Steve Coogan, James Franco, Mike Leigh and more recommend the cinema you may not have heard ofMore
By Steve Coogan (actor and comedian; Alan Partridge, Philomena)
Harold and Maude did no business when it came out. Got terrible reviews. It’s about a love affair between a 79-year-old woman and a 16-year-old boy. It’s a very dark, dark comedy. It’s one of those films that was only recognised years later. It’s ambitious, bold, innovative and it’s got the most fantastic score by Cat Stevens. It’s really positive, uplifting and inspiring. Yet, in some ways it’s peculiar, odd and dark. It’s about disconnected people. People outside the mainstream. People who are dysfunctional. It’s original in the way it’s told. I was a young teenager when I first saw it. I remember my parents laughing at Harold – he’s really weird, he keeps doing fake suicides, just to shock people for his own amusement. My mother said, “He reminds me of our Steven.” That really upset me at the time. Now, I’m quite pleased.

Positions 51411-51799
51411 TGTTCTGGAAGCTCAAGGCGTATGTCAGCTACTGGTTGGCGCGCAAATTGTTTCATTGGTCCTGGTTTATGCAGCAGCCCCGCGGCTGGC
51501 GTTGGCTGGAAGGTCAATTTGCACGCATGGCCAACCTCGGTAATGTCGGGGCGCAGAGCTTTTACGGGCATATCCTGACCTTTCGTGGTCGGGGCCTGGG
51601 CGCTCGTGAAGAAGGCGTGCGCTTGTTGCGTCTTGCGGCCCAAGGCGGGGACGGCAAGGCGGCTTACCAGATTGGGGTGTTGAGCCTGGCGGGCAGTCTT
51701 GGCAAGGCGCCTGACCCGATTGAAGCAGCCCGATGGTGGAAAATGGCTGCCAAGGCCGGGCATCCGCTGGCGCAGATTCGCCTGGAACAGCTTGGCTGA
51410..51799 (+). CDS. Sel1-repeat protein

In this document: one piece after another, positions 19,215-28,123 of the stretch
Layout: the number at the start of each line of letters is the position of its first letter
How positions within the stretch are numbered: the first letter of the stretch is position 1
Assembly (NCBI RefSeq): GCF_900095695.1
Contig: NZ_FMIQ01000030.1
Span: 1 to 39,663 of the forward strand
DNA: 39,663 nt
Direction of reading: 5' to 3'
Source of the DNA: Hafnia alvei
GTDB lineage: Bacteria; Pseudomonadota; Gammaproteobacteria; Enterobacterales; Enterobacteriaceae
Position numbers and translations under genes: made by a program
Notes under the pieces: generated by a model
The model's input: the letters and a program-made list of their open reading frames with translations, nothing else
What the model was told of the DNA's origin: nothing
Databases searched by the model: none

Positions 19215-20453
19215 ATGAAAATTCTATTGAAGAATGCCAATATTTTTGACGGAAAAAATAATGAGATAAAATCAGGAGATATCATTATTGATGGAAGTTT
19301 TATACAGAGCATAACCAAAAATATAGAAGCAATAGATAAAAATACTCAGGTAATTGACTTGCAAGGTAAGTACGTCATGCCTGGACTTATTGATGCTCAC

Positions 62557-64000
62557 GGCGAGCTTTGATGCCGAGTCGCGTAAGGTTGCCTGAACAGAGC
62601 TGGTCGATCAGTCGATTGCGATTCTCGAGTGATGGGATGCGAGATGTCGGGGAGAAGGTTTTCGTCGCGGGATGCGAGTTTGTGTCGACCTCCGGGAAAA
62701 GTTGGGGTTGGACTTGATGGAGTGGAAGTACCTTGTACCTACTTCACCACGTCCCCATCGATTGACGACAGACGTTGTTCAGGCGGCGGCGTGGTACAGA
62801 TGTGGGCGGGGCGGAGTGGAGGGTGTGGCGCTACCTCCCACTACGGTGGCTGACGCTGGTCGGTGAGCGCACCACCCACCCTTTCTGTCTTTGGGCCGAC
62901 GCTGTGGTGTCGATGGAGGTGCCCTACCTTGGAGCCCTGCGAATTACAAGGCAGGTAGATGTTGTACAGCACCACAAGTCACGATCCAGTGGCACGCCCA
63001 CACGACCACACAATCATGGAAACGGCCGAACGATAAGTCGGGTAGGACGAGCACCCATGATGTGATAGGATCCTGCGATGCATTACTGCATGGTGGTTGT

By Paul Greengrass Writer (director and producer; The Bourne Ultimatum, Captain Phillips)
This documentary by director Jehane Noujaim tells the story of the Egyptian uprising, the people who occupied Tahrir Square and stood up to Mubarak; a powerful film about survival and revolution. More importantly, it highlights how new media has driven political change. It illustrates that young people are no longer apathetic; they’re actually changing the world for the better. I discovered this via Khalid Abdalla (The Kite Runner), a British actor of Egyptian descent. Part of the liberal intelligentsia, suppressed by the old regime, he is one of the activists who goes back to the square. A film has to excite you, it can’t be dull; you need a strong story, strong point of view and something that feels fresh. For me, this is it.